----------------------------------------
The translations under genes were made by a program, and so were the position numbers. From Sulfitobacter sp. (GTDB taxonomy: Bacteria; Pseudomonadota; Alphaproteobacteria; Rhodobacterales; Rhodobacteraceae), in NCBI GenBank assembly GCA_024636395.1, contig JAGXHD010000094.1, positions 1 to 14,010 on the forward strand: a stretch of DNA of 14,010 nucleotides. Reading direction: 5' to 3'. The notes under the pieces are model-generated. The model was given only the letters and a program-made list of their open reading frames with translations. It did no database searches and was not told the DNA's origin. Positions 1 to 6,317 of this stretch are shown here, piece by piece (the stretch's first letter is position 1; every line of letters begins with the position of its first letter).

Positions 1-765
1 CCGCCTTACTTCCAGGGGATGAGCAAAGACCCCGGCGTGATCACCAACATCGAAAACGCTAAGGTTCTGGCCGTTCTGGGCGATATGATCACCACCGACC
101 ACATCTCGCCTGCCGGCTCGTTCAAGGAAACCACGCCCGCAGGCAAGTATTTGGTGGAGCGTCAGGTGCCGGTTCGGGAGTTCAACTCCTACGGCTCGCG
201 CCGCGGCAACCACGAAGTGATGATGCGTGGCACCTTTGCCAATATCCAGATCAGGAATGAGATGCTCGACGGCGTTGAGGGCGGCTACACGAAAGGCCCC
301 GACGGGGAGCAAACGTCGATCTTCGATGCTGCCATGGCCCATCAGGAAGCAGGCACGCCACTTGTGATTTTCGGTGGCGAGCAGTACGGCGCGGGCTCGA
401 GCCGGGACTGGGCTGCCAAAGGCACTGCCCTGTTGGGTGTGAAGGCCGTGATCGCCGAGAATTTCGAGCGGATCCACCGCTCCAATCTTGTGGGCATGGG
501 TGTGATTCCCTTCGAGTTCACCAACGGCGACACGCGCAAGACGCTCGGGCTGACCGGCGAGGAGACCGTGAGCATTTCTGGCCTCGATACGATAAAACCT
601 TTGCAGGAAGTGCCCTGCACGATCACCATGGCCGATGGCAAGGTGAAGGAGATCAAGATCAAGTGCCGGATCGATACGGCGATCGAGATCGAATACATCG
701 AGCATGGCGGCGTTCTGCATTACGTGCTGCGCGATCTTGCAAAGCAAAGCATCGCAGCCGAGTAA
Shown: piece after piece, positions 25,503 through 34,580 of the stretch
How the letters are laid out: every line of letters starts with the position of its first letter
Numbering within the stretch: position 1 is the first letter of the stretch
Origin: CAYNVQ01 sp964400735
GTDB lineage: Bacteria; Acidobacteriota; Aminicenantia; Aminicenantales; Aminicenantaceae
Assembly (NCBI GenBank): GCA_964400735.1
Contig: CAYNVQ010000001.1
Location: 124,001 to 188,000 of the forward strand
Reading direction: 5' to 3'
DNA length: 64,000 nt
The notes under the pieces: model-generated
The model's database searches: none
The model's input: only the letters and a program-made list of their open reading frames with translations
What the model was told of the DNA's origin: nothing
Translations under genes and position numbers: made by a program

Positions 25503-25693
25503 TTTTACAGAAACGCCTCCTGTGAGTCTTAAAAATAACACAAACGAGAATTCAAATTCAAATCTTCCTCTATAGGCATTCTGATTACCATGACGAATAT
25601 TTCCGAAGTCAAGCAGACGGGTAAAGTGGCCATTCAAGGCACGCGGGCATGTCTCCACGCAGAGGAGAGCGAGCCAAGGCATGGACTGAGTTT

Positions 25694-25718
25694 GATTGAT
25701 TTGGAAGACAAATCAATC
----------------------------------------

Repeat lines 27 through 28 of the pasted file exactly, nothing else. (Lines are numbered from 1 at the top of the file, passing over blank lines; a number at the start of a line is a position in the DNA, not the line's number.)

25503 TTTTACAGAAACGCCTCCTGTGAGTCTTAAAAATAACACAAACGAGAATTCAAATTCAAATCTTCCTCTATAGGCATTCTGATTACCATGACGAATAT
25601 TTCCGAAGTCAAGCAGACGGGTAAAGTGGCCATTCAAGGCACGCGGGCATGTCTCCACGCAGAGGAGAGCGAGCCAAGGCATGGACTGAGTTT